A Movement of Nationalism in South Asia

Home to one of the world’s most densely populated and poorest regions in the world, South Asia is made up of 8 nations including the islands of Maldives and Sri Lanka located at the southern tip of the region. The region is also one of the most heterogenous in terms of language, races and religion such as Hinduism, Christianity, Sikhism, Buddhism and Islam. Inevitably, this very diversity has caused much threat to the social fabric, security and harmony of the nations both domestically, intra-nationally and internationally. This is not to say that all conflicts are ethnic-based; there are other prominent conflicts arising from territorial disputes, particularly the on-going Kashmir imbroglio.

The South Asian region alone has seen many historical moments with regards to nationalism in the past decades. This essay will be looking into the struggles of Awami League, a Bengali nationalist opposition party, for the liberation of Bangladesh (formerly East Pakistan) from Pakistan (formerly West Pakistan). Before anything, it is imperative to make clear what nationalism means.

Defining the term ‘nationalism’

Nationalism has never had a concrete definition owing to its broad concept which differs from one sociopolitical climate to another. Scholars, however, have attempted to define this ambiguous term for pragmatic purposes. Anthony Smith defines nationalism as “an ideological movement for the attainment and maintenance of autonomy, unity and identity on behalf of a population some of whose members deem themselves to constitute an actual or potential “nation”” (Smith). It is essentially a manifestation of ideological goals they hope to achieve through united efforts. It is embedded in the behavior and thoughts of individuals, who then spread this ideology in the form of politics. At the end of the day, they hope to achieve statehood.

On this basis, it is agreeable that nationalist movements aim to actualize their political goals. Pakistan’s nationalist movement was manifested in the demand for a separate homeland for the Muslims in 1947. Bangladesh’s nationalist movement is, similarly, rooted in the demand for a separate homeland. Being subordinates vis-à-vis the West Pakistan since 1947, they demand a homeland to protect and preserve their interests. An autonomous homeland in which they would be free from the Hindu Muslim domination that is the West Pakistan and the unjust discrimination.
Urdu or Bengali?

It is worth understanding that the breaking up of British India in 1947 into two separate nations of Pakistan and India was due to the belief that Muslims and Hindus have very distinct and stark differences in culture, language, practices and belief in which it was impossible to ever achieve a commonality (Moore). Propagated by Mohammad Ali Jinnah, the emergence of Pakistan was meant to be a Muslim nationhood, where the nation was to be built in the name of Islam, also known as Islamic nationalism.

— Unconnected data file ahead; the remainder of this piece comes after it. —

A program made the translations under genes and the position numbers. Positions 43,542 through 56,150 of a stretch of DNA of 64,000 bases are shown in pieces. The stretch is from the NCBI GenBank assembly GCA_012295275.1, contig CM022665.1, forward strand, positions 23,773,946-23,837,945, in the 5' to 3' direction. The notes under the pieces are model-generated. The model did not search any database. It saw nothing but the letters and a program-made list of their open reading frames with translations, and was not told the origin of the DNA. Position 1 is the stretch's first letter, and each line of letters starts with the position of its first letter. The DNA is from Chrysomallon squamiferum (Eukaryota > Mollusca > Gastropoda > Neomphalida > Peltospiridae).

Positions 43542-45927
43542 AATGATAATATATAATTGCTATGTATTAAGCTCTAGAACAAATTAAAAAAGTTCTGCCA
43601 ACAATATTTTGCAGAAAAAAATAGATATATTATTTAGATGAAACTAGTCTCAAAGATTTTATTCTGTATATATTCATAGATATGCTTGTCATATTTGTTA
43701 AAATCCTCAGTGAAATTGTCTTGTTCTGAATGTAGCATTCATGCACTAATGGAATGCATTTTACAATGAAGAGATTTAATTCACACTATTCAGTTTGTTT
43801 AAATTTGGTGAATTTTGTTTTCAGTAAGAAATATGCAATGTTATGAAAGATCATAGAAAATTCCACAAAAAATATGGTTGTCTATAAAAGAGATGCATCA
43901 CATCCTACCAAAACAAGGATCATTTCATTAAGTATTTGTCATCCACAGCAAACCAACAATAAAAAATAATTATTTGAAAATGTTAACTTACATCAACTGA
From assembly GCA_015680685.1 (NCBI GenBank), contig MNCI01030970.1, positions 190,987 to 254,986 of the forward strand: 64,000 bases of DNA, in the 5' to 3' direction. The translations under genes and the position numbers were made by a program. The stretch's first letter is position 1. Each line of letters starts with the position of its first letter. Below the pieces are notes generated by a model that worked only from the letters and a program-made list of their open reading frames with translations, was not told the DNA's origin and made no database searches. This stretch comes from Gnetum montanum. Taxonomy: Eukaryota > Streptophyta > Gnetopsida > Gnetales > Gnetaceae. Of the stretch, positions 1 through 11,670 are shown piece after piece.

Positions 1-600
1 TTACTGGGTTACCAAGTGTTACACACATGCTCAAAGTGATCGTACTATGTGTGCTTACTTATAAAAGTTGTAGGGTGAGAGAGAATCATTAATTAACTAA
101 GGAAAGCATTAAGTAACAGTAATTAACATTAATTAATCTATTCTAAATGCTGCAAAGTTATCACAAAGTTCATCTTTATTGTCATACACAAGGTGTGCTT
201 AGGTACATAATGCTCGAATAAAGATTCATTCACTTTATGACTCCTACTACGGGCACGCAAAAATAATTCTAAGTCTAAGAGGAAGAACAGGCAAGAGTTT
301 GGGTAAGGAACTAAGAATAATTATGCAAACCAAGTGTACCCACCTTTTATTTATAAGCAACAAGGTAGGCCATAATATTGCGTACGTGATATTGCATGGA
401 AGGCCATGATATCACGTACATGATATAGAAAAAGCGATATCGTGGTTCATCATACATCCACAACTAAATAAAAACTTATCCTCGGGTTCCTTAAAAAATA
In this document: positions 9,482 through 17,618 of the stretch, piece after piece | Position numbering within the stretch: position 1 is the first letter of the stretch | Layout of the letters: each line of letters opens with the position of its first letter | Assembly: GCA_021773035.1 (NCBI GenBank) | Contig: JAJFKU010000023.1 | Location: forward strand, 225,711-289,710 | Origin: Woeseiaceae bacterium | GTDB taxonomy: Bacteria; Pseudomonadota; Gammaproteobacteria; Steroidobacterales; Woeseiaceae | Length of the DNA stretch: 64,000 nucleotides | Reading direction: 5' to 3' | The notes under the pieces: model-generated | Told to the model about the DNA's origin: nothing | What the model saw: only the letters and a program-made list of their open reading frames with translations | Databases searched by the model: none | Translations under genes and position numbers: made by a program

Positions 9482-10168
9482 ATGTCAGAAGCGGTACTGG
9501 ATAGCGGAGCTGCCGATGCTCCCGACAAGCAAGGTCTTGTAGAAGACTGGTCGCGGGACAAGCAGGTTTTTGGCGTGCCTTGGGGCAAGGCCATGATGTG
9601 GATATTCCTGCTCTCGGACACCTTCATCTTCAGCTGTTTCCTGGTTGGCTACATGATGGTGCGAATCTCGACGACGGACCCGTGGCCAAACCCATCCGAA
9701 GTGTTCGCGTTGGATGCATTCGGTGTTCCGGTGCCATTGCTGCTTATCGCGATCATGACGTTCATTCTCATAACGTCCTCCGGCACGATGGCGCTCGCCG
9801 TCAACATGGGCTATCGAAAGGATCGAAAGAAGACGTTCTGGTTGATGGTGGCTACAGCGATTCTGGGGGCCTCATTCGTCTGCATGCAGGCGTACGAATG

It is against this political backdrop that shaped the Bengali’s fight for independence. The quest for the liberation of East Pakistan started a year after Pakistan’s independence. In February 1948, Muslim League led by then Prime Minister Liaquat Ali Khan proposed that Urdu was to be Pakistan’s only national language, against the will of Bengali majority. Imperative a language is in building a national identity, quite inevitably, this spawned disgruntlement and acrimony within the Bengalis as they felt neglected in the decision-making process. The government’s stand to make Urdu the national language was just as Hindi was made India’s national language. On the other hand, the Bengalis stand was because Bengali is the language spoken by majority (54%) as compared to Urdu (7%) in Pakistan (Mussarat Jabeen).

The declaration of Urdu as a national language led to protests in Dhaka in 1952 and eventually the birth of the language movement (Lewis) advocating for recognition of Bengali as a national language. This inter-wing linguistic war lingered and turned to become a very controversial issue and strained relationships between the two wings. Little did they know, it was merely the start of what was to be the most extensive and profound effects to be recorded in the history of Indian sub-continent.
Other forces at work

There was a conflation of many other aspects that led to the disintegration of Pakistan. Since Pakistan’s independence, East Pakistan had been internally exploited and discriminated by their Western counterparts socioeconomically and politically. These disparities between the East and the West placed the East at a disadvantage,z leading to the growth of nationalistic movements.